Water, Water Everywhere

01/05/2016

Healthy Living - January 5, 2016
William Sturrock, MD
 
dr-sturrock.jpg

You can tell that we have passed into the New Year when the television starts advertising exercise machines and mail-order diets. It certainly is true that in our modern post-industrial world, most of us would be healthier with a lower body weight. The other fact-of-life is that someone is going to be eager to sell you his or her secret to weight loss. Unproven fads such as eating only raw food spun out of a pricey blender or taking a proprietary blend of herbs and spices ‘guaranteed’ to speed up your metabolism will continue to be sold to unsuspecting folks desperate to try anything to lose.
 
But what do we really know from an evidence-based standpoint about losing weight and maintaining that benefit for the long term? It is the basic trinity of:
  1.  Decreasing intake, especially of unnecessary snacks, especially carbs and fats
  2. Eating more fresh vegetables (preferably the non-starchy greens)
  3. Increasing exercise of all types, ideally by incorporating it into our daily routines for 45-60 minutes a day. 
 
That’s it, simply in a nutshell (like a healthy almond or walnut). However for those that really would like to be in on at least one proven weight loss secret, the word is ‘water’. Yes, a large, well-designed study in 2010 showed that individuals who consume two glasses of water before meals lost 44 percent more weight than their cohorts who were also trying to diet. If you find that plain water leaves you uninspired, consider having a bowl of water-based soup or broth before the meal instead. (There’s a reason why the cabbage soup diet works, at least temporarily). Another way of getting the water creatively is to drink a cup of black or unsweetened tea between meals.  Research has shown that these beverages may have the additional benefit of appetite suppression which can be helpful for most of us.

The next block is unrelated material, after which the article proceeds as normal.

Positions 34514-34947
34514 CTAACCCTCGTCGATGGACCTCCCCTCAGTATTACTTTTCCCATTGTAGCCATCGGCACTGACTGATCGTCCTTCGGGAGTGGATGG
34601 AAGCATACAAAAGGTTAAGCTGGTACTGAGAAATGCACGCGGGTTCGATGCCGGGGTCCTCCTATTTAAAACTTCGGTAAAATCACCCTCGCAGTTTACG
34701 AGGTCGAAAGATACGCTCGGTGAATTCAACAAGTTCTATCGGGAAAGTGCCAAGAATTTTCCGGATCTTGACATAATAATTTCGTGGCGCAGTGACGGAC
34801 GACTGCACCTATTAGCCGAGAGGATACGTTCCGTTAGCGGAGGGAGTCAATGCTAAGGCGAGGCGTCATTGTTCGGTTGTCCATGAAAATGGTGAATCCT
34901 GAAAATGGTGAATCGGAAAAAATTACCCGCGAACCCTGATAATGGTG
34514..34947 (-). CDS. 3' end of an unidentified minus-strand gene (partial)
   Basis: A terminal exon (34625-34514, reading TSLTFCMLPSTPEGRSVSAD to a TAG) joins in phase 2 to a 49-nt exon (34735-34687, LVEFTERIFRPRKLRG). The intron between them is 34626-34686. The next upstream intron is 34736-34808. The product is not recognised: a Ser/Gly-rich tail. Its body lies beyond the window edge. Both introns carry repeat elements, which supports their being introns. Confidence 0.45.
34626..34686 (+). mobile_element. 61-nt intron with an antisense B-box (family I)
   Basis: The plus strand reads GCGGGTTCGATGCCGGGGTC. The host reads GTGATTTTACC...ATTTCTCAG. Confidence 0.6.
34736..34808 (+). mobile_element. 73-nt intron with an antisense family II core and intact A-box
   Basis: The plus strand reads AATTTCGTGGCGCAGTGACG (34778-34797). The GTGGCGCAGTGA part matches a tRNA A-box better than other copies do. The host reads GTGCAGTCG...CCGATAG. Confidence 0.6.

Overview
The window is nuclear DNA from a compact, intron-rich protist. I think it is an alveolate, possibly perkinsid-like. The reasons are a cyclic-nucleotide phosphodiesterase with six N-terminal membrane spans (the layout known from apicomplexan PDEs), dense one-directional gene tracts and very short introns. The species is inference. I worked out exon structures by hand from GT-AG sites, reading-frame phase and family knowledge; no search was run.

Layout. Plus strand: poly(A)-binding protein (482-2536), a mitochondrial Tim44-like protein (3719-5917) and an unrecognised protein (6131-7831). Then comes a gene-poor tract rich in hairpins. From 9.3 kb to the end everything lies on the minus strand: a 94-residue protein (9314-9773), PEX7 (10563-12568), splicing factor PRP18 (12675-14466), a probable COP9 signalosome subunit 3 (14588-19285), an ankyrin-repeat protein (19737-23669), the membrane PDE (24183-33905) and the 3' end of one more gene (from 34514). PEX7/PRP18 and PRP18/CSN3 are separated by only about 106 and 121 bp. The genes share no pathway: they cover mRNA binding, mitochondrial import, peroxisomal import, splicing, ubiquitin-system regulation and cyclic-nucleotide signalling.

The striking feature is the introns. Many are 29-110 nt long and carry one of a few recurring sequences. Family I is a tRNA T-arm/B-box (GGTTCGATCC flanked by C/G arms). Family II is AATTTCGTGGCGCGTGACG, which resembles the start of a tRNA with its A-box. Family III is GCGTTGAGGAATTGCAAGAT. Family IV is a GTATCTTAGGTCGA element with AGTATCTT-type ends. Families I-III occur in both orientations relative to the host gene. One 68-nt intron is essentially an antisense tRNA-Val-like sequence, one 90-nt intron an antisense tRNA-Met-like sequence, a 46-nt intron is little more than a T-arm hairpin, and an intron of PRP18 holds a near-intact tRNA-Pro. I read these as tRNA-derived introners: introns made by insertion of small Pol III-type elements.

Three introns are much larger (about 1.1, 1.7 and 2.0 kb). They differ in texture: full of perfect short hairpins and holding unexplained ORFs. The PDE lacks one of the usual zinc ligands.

What about the allegation that caffeinated beverages increase urine output and have a dehydrating effect on our water balance? Well, the kidney experts tell us that this is an urban legend, and the increased urge we have to urinate after drinking our morning eye-opener is due to the fact that the caffeine tends to irritate our bladder. Overall, with reasonable consumption
(three cups or less per day unless we are unusually sensitive to caffeine), the kidney will regulate the mild diuresis so that there is a net positive gain of fluid. 
    
The one mistake to avoid when trying to increase your fluid consumption is to substitute soft drinks or juice for the essential water intake. Studies now show that even the artificially sweetened sodas increase our risk for obesity. If you find plain water too boring, or if your municipal tap supply has a slight chlorine bouquet, then squeeze a wedge of lemon or lime into the glass. This flavor enhancer has the added benefit of preventing kidney stones for many who are so inclined.
 
The bottom line is that our health habits can be easily and inexpensively improved by remembering that we are composed of 60 percent water, living on a blue planet that is 70 percent water. We evolved in the unique life-sustaining medium of H2O. Having communion with our world by consuming pure clean water (daily about two liters or 64 ounces as minimum, with added amounts for heavy exertion or hot weather exposure) is the simplest and safest secret to a healthier and less weighty New Year. Have a Happy 2016!